Project overview: Protect Tuolumne Meadows by removing encroaching trees to preserve the views, cultural landscape, and overall experience and health of the meadows. 

How your support helps: There are many ways to experience Tuolumne Meadows: gazing across toward the high peaks, fishing or swimming in the river, going to Parsons Memorial Lodge, strolling through the meadow, and listening to the birds. But there is no experience without the actual meadow. And the trees that are encroaching into Tuolumne Meadows could permanently alter this special place. 

As the trees grow, the meadows, the views, the cultural landscape — and all that compose the Tuolumne Meadows experience — shrink. With your support, these trees will be removed by crews from the Mono band of Paiute Indians to preserve and restore the historical scenic views visitors have come to expect and appreciate.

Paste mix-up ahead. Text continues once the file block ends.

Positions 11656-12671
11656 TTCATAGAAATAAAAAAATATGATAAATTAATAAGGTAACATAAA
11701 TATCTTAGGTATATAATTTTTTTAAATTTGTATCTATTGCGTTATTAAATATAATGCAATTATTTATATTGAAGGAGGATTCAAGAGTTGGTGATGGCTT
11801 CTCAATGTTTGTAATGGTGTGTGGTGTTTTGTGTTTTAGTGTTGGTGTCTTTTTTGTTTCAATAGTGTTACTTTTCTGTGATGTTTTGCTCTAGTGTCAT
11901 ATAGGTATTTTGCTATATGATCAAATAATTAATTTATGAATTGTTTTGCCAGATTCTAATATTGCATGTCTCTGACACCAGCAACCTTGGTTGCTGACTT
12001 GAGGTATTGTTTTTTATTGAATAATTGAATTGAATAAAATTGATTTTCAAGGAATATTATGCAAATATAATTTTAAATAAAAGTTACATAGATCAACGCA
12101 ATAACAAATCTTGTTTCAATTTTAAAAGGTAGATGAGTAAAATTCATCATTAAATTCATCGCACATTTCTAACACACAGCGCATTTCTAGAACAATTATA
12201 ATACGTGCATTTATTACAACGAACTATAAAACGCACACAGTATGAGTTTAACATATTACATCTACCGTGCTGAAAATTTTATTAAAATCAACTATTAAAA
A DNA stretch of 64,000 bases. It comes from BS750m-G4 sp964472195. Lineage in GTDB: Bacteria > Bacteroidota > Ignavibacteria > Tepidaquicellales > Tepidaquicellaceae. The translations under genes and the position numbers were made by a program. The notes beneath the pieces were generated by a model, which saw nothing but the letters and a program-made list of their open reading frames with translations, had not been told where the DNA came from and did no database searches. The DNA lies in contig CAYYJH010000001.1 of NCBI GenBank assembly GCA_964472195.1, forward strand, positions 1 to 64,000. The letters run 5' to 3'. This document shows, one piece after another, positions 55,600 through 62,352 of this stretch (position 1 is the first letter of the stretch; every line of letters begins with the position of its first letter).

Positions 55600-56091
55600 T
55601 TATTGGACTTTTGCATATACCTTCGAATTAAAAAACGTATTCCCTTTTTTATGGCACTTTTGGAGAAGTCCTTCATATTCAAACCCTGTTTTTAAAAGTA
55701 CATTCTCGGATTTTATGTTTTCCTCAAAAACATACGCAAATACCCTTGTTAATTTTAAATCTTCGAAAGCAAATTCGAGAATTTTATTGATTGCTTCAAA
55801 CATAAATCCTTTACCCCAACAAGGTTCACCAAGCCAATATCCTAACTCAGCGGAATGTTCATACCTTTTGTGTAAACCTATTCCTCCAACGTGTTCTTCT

A similar Conservancy-funded project was completed in 2007 and 2008 to remove trees from the meadows. That project also determined the ages of trees and evaluated the impacts of the road on meadow hydrology, which were found to be minimal. 

This year: In 2024, crews will oversee the removal of conifers that are growing in selected areas throughout Tuolumne. These will then be chipped and dried offsite and converted into biochar, a carbon negative material that will restore carbon lost from removing the trees.

Project partners: Yosemite National Park, Calaveras Healthy Impact Product Solutions (CHIPS)

Project Notes

"Trees are growing into Tuolumne Meadows. As the trees grow, the meadows, the views, the cultural landscape, and the Tuolumne Meadows visitor experience shrink. The meadows are the essence of the place and once lost, the place is lost. This project removes the trees growing in the meadows."